If COMMAND is non-nil, it is the function used to visit the file.
If DIRECTORY is non-nil, it is the directory in which the Wiki
page will be created if it does not already exist."
  (unless (interactive-p)
    (setq wiki (cons wiki
                     (cdr (assoc wiki (emacs-wiki-file-alist))))))
  ;; At this point, `wiki' is (GIVEN-PAGE FOUND-FILE).
  (if (cdr wiki)
      (let ((buffer (funcall (or command 'find-file) (cdr wiki))))
        (if (= (prefix-numeric-value current-prefix-arg) 16)
            (with-current-buffer buffer
              (set (make-variable-buffer-local 'emacs-wiki-directories)
                   (cons (file-name-directory (cdr wiki))
              (set (make-variable-buffer-local 'emacs-wiki-file-alist)
    (let* ((dirname (or directory
                        (emacs-wiki-maybe t)
                        (car emacs-wiki-directories)))
           (filename (expand-file-name (car wiki) dirname)))
      (unless (file-exists-p dirname)
        (make-directory dirname t))
      (funcall (or command 'find-file) (concat filename ".txt")))))

新しいパソコンを買うつもりで金を溜めているんだ。 I am saving money in order to buy a new personal computer.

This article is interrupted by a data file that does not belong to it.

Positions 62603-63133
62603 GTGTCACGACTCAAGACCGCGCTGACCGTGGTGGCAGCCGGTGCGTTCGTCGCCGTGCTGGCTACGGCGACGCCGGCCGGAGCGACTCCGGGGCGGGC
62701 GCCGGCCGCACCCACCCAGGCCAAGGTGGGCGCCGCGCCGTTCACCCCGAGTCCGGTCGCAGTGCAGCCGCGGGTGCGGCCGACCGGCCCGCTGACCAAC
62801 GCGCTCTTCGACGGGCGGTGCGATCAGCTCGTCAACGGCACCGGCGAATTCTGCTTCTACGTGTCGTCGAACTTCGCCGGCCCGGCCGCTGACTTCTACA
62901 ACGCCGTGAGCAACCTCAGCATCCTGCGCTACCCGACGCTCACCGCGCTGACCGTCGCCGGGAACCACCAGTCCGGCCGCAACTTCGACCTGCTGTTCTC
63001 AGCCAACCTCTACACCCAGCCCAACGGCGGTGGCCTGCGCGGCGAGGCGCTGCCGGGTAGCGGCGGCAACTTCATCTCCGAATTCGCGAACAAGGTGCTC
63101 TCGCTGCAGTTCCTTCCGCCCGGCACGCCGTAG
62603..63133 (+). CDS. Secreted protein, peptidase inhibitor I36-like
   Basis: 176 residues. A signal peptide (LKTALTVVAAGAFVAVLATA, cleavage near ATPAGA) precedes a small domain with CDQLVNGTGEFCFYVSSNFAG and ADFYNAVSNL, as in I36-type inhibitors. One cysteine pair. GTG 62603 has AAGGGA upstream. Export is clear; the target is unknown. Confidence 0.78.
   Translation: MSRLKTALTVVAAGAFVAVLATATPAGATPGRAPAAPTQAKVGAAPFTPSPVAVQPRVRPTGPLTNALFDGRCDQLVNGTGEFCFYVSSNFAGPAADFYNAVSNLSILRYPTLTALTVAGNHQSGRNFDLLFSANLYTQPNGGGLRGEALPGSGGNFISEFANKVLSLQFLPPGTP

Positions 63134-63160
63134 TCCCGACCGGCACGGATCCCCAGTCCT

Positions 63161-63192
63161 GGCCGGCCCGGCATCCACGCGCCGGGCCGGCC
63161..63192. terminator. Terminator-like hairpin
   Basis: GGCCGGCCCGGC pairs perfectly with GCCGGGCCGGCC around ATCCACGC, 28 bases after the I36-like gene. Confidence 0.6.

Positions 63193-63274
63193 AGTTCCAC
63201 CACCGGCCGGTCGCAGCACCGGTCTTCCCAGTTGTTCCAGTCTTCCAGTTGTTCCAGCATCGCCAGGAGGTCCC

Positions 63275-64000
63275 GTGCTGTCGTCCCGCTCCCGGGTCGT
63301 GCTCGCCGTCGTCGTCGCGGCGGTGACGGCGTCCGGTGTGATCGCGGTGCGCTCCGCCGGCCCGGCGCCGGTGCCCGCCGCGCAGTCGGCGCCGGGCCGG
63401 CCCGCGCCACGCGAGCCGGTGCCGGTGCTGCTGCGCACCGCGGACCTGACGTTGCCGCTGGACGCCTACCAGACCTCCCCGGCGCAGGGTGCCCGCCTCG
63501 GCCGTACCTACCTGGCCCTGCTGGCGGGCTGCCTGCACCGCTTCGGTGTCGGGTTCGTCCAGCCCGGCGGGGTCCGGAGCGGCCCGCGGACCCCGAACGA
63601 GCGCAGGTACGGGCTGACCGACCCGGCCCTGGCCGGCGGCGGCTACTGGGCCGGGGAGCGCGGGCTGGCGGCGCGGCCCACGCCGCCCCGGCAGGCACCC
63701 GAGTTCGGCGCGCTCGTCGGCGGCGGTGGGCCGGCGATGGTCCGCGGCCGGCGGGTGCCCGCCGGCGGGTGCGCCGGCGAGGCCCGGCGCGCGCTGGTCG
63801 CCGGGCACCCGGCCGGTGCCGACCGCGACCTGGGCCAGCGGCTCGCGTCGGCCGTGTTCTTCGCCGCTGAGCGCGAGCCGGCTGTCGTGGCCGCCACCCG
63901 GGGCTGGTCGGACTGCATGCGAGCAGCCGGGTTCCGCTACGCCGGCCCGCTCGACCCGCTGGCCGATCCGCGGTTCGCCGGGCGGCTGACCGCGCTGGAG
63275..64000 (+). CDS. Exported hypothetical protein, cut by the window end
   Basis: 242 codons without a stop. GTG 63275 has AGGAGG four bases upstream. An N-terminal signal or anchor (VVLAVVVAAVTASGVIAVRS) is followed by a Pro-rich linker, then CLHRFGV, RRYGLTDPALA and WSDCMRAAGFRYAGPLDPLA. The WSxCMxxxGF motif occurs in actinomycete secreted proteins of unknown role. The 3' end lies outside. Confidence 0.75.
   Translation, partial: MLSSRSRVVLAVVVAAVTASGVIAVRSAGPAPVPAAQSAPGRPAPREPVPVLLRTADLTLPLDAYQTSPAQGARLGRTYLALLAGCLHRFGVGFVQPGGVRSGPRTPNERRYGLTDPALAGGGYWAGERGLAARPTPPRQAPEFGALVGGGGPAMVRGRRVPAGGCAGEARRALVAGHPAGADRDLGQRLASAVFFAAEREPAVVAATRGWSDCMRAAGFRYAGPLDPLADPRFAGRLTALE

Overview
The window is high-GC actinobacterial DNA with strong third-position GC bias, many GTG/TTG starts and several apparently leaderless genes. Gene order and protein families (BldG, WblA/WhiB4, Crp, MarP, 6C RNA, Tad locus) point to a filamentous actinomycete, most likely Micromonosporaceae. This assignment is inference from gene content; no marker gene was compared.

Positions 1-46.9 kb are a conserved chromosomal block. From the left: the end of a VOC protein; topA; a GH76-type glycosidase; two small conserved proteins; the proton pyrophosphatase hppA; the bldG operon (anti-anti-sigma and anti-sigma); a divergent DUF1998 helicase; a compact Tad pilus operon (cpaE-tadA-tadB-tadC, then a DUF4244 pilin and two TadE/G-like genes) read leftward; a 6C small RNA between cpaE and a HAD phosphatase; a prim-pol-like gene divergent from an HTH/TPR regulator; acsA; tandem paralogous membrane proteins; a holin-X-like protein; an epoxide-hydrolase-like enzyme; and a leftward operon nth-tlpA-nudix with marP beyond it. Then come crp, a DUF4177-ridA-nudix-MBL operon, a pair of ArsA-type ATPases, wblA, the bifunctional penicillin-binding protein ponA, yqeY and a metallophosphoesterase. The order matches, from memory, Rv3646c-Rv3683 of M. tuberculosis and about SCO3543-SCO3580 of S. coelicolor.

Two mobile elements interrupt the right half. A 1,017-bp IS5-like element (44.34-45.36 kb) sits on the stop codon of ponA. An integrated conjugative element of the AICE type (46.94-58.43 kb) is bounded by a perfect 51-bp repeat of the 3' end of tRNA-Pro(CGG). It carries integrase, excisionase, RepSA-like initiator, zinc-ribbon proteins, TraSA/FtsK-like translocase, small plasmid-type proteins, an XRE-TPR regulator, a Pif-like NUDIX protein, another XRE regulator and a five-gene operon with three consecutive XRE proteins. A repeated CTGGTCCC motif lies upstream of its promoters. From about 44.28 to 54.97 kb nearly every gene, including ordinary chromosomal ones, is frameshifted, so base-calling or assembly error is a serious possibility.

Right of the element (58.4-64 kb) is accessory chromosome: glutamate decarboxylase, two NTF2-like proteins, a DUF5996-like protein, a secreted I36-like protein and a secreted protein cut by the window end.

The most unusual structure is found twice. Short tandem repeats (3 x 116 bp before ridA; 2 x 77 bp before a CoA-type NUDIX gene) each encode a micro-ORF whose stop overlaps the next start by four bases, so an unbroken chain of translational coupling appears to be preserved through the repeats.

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Automatically scheduling tasks onto TaskPool

June 9, 2005 - Categories: emacs, planner
(defadvice planner-create-task-from-buffer (before paul activate)
  "Automatically schedule task onto TaskPool as well as other projects."
  (if plan-page
      (unless (string-match plan-page "TaskPool")
        (setq plan-page (concat plan-page planner-multi-separator "TaskPool")))
    (setq plan-page "TaskPool")))

Here’s another snippet that will unschedule tasks from TaskPool when
you mark them completed with C-c C-x (planner-task-done). Nifty stuff,

(defadvice planner-task-done (after paul activate)
  "Remove completed tasks from the TaskPool if that still leaves them linked."
  (let ((info (planner-current-task-info)))
    (when (planner-task-link-text info)
      ;; If it is linked to TaskPool _and_ at least one other thing
      (if (string-match planner-multi-separator (planner-task-link-text info))
           (planner-multi-make-link (planner-multi-filter-links "^TaskPool$" (planner-multi-task-link-as-list info) t)))
        ;; Else if it has a date and is linked to TaskPool
        (if (and (planner-task-date info)
                 (string= (planner-task-link info) "TaskPool"))
            (planner-replan-task nil))))))

原始的な計算機が、コンピューターの開発されるずっと以前に存在していた。 Primitive calculating machines existed long before computers were developed.

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Hipster PDA: Waste of paper?

June 16, 2005 - Categories: emacs

An insightful but anonymous person wrote in: